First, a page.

Tuesday, 15 May 2018

People Trivialise Mental Illness, While Stigma Worsens Cases – Adewuya

Abiodun Adewuya, a Professor of Psychiatrics in Lagos State University Teaching Hospital (LASUTH) and a Psychiatrist, recently spoke with CHIOMA UMEHA on issues of mental illnesses during the recent mental health workshop for clinicians in primary health centres (PHC) in Lagos State. Excerpts:

Sir, when a case of mental illnesses has been confirmed what are the steps that should be taken to address it?
If a case of mental illness is confirmed by health workers, and it is among the common mental disorders – that is mild and moderate mental disorder; our trained health workers are to either offer treatment in form of psychological treatment or medications. If those cases cannot be treated at the Primary Health Care(PHC) Centre, what we are trying to do is to make sure that they are referred to either the General Hospital or the Teaching Hospital or Federal Psychiatric Hospital in Yaba.
This is because we discovered from our studies that between 20 per cent and 40 per cent of patients that attend primary care centre and general hospitals have a form of common mental disorder or the other.
So, what we are trying to do is to build the capacity of our doctors and nurses at the PHC centre to recognise these common mental illnesses and offer treatment under their supervision. This way, we are able to reduce the treatment gap, which is the gap between those who have the common mental illnesses and severe mental cases, as well as those who are receiving the treatment. There over 80 per cent of people who have mental health problem in Nigeria who do not receive treatment.
So, what we are trying to do is to train all health workers in Lagos State wherever they are. So the idea is if there is a problem you can go to the PHC centre that is nearest to you, that is the real plan. You can be referred to the General Hospital or the Teaching Hospital or Federal Psychiatric Hospital in Yaba, if the PHC centre fails to manage the case.
You mentioned that 80 per cent of people with this kind of condition do not get treatment. Why?
This depends on three things. One is stigma. We stigmatise people who are mentally ill. Mental illness is not like hypertension or diabetes that people are so happy to announce that they have, not many people would be able to announce that they have a psychological problem, because we think it’s a very wrong thing around here that is number one.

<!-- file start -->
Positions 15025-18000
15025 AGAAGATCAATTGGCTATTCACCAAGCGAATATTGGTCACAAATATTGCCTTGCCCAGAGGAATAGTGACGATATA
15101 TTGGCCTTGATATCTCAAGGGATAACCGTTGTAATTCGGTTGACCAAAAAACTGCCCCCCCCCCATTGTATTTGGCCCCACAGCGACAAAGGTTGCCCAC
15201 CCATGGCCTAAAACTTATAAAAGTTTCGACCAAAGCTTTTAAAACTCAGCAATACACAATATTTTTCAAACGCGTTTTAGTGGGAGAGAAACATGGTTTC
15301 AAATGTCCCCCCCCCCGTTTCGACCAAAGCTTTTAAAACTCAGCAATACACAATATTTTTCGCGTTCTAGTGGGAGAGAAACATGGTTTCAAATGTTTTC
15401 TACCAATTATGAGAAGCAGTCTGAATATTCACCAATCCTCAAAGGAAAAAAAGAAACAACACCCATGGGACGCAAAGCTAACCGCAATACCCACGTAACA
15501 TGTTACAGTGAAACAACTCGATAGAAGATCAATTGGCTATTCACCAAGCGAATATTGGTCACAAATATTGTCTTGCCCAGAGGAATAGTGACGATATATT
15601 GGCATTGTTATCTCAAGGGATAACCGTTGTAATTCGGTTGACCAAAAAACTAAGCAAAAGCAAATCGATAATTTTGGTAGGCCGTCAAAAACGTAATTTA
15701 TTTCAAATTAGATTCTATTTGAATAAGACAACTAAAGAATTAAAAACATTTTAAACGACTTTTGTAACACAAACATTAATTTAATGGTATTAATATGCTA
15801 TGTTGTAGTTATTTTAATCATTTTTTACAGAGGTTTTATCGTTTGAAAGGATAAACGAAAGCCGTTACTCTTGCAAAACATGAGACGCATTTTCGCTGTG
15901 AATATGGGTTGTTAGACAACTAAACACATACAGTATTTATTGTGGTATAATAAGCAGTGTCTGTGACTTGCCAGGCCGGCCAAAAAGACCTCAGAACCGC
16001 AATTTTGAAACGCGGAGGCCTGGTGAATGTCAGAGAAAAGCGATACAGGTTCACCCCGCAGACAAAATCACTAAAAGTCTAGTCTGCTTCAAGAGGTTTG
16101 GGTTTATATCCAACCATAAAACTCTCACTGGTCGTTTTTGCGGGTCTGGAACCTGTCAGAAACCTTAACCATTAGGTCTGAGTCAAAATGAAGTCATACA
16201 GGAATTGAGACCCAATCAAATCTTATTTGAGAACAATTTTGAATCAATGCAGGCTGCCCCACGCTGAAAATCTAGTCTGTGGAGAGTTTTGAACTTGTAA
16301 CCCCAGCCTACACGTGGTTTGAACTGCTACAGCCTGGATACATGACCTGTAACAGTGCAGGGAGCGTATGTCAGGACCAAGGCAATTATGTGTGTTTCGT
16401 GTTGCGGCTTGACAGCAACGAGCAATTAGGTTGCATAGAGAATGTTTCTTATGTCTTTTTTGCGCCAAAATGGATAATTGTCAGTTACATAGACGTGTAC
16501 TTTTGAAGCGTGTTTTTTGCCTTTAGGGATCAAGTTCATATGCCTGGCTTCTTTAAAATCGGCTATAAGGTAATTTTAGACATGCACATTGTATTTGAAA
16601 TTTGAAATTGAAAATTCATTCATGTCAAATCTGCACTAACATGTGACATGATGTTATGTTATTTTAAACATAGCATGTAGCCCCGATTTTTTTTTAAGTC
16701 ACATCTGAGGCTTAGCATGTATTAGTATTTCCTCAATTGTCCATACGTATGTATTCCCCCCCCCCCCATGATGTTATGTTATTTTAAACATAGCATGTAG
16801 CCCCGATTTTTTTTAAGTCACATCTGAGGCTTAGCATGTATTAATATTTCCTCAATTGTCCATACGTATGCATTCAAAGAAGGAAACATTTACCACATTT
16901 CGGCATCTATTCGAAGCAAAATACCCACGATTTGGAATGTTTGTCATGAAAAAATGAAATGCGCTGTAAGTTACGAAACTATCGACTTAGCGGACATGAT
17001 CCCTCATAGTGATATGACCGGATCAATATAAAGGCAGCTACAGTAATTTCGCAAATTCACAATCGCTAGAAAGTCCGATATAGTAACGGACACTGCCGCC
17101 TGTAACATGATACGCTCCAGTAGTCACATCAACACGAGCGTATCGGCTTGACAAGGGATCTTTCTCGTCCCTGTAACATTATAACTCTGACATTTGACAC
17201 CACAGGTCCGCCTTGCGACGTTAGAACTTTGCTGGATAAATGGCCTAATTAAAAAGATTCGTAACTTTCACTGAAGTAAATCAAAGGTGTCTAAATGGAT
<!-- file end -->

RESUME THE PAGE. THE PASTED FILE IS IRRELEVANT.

Then, number two is recognition, people don’t recognise common health disorder as a real problem, it’s not like headache. So many just think that person with mental illness is being lazy or that he does not really want to work; meanwhile the person is actually ill.
And then, of course, the third thing is very simple – that our health workers too may not be so empowered to pick these things out. Health workers realise that most of these people with mental illness report to the hospitals and complain of something else entirely. They come with complains like: “I have not been able to sleep well; I am having fever; I am having headache, among others.” They don’t report with complain like – “I am feeling sad.” So that is the reason they don’t get treatment.
Mental illness is not a physical problem that you can see or do a simple laboratory test and pick up. So it needs some probing for you to ascertain that a person is mentally ill, and mental illness is not something most people are happy to say that they have. Those are the reasons most people with the illness are not actually identified and treated.
From your medical experience, what are the challenges that psychiatrists have in managing cases like this?
The first challenge for a psychiatrist should be the stigma, now I am stigmatized; everybody would say: Oh, they are behaving like their patients. The mentally ill are treated are treated in similar way. Most of us behave in a negative way to the mentally ill and expect a positive reaction from them, which is not true. So if we can behave positively to the mentally ill, it is likely that the mentally ill will have a positive reaction to us. But, we behave negatively and we expect a positive reaction, which is not fair.
So, the main challenge is that people stigmatise the mentally ill, even the health workers that take care of them.
First, we provoke them to act negatively and when they do, we say: “Oh, were ni e(mad person). Meanwhile, we forgot that we were the ones who provoked them. So, these are the challenges. What we need to do is to make sure that as a population and community, we must develop a positive orientation towards the mentally ill and treat them right, in order to expect the right reaction from them.
You rightly mentioned the problem with personnel. What about the patients themselves and facilities?
The Lagos State government is really trying. Our plan in Lagos is to make sure that the available doctors and nurses are trained and well-equipped to take care of the people who are mentally ill, that is why we organised the recent mental health workshop for clinicians in primary health centres (PHC). This is to upgrade or enhance the capacity of our doctors, they are very small in number and nurses need to be able to take care of the common mental health problem. This is an easy way for us rather than waiting for government to employ more doctors and more nurses.

Is there any role for the patient, for relations, for society at large to make things better?
Let people know what is going on, let people understand that mental illness is not a curse from ‘obatala’ or whatever it is. That it is something that can happen to anybody just like headache. So those are the issues. Once people understand what is going on, then it would be very easy for us.

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